Plot: What’s it about?
Hercule Poirot (Peter Ustinov) finds himself hired by an insurance company, to investigate the truth behind an important diamond they were to insure, until it was revealed as a fake. He soon learns the stone was purchased for Arleen Marshall (Diana Rigg), a stage star who is on a tropical vacation, to celebrate her honeymoon. So Poirot ventures to the island as well, where he discovers everyone seems to dislike Arleen for various reasons, which is he able to understand. But when Arleen is found strangled to death, he knows someone on the island is responsible and it won’t be an easy task to discover who is behind the murder. As stated, it seems like every island visitor had some reason to hate Arleen, whether she backed out of an appearance, having an affair with someone’s husband, or just being her loathsome self. As he wades through the evidence and looks deeper into each person’s motivations, Poirot finds himself engulfed in more twists and turns than ever before. He knows most of the people wanted Arleen dead, but now he must unravel who went through with their wishes.
Another Agatha Christie release from Anchor Bay, Evil Under The Sun is a welcome addition to the mystery section of my film collection. This one is loaded with suspense and dark humor, which combine to make one heck of a good murder mystery flick. I think Evil Under The Sun is an above average genre piece, but not without flaws, so I wouldn’t call this a classic either. But I know it will be a part of my personal collection, as I love the storyline and characters, as well as the lush production design. I admit the premise is better than the way it unfolds, but the cast is excellent and they ensure it never slips too much. Some of the players here include Peter Ustinov, James Mason, Diana Rigg, Maggie Smith, and Roddy McDowall, all of whom seem in fine form here. I do think Rigg and Smith steal this one in the end, but I was pleased with all the performances here. Some slow spots do surface, but between the acting, suspense, and gorgeous photography, I don’t think genre fans will be bored much with this one. I recommend this to all those interested, as Anchor Bay has issued a very nice treatment for Evil Under The Sun.
I like the cast in this picture a lot, but I think Diana Rigg manages to be the most memorable, even if her character is less than pristine. I think some performers delight in taking on bitch roles and Rigg seems to here, as she milks every ounce of bad attitude from her character. This works very well though, as she comes off as very abrasive, but also gifted and of course, beautiful as well. Her stunning good looks go a long way with this role, as she plays a movie star with a massive sense of self importance, which means beauty is a given and Rigg has that and then some. Rigg, who was knighted in 1994, was never a massive star after The Avengers, but she did continue to turn in good performances in theater and film projects. Other films with Rigg include A Midsummer Night’s Dream, Julius Caesar, A Good Man In Africa, The Hospital, and On Her Majesty’s Secret Service. The cast here also includes James Mason (Salem’s Lot, Heaven Can Wait), Roddy McDowall (Cleopatra, Planet of the Apes), Maggie Smith (The First Wives Club, Hook), Colin Blakely (The Big Sleep, Murder on the Orient Express), and Peter Ustinov (Spartacus, We’re No Angels).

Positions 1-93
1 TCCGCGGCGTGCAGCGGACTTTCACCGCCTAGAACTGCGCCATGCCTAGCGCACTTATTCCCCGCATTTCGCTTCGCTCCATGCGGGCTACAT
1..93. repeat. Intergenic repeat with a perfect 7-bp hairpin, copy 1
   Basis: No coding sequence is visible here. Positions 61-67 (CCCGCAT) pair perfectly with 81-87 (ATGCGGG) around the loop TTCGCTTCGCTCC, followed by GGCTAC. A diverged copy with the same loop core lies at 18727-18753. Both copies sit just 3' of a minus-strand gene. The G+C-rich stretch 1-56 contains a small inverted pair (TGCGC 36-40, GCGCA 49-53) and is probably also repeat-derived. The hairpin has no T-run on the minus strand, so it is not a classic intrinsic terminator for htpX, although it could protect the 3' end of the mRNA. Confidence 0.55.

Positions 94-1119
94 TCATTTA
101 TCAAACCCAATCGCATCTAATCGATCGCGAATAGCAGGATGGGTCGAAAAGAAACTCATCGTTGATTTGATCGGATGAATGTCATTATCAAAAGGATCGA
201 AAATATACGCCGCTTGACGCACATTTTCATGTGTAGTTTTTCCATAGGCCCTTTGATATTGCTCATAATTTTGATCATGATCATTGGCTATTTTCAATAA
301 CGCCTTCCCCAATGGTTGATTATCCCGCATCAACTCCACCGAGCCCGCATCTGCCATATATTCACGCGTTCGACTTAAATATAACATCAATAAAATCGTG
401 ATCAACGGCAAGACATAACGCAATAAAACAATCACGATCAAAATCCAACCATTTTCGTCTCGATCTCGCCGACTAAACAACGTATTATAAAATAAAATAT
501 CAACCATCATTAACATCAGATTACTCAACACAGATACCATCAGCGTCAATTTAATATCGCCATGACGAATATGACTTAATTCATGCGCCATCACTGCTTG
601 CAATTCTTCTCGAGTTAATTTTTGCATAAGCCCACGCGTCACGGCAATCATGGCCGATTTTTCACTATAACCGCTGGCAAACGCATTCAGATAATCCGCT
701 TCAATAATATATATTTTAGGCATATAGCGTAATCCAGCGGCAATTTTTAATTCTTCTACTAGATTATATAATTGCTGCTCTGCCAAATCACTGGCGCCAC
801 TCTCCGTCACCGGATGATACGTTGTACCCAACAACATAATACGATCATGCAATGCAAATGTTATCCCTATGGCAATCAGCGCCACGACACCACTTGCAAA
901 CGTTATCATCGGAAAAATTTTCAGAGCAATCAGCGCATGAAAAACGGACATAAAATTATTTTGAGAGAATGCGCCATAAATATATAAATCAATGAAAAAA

Video: How does it look?
Evil Under The Sun is presented in a 1.77:1 anamorphic widescreen transfer. I saw some slight grain here and a hint of wear to the source print, but in the end, this is a terrific visual treatment. The colors seem bright and lush, with no bleeds or such, while flesh tones look natural and consistent at all times. I was impressed with the contrast also, which has well balanced black levels and that ensures shadow depth and detail level remain solid throughout. The image looks a little dated at times, but that is to be expected to a certain level, I think. A few problems do surface, but I found this to be a very nice transfer despite those flaws.
Audio: How does it sound?
This one has some superb music, from the Cole Porter soundtrack to a few humorous songs from Diana Rigg’s character, so the mono option seems a little limited at times. But I think it all comes across well enough, as no signs of harshness or distortion are present, at least that I could detect. I do think the music would come off better in a surround track, but in truth I think the mono is more than adequate most of the time. The sound effects are presented in fine form, even if not that powerful, but the material never demands much more than basic treatment here. No issues with the dialogue either, as vocals seem crisp enough and always balanced, so you never have to fiddle with the volume to hear it all.
Supplements: What are the extras?
This disc includes some talent files and the film’s theatrical trailer, but also houses a nice behind the scenes featurette, The Making of Evil Under The Sun. This sixteen minute piece includes some interviews and cool on the set footage, but is too brief if you ask me. Still, this footage can’t be seen elsewhere, so I am pleased it was included on this disc.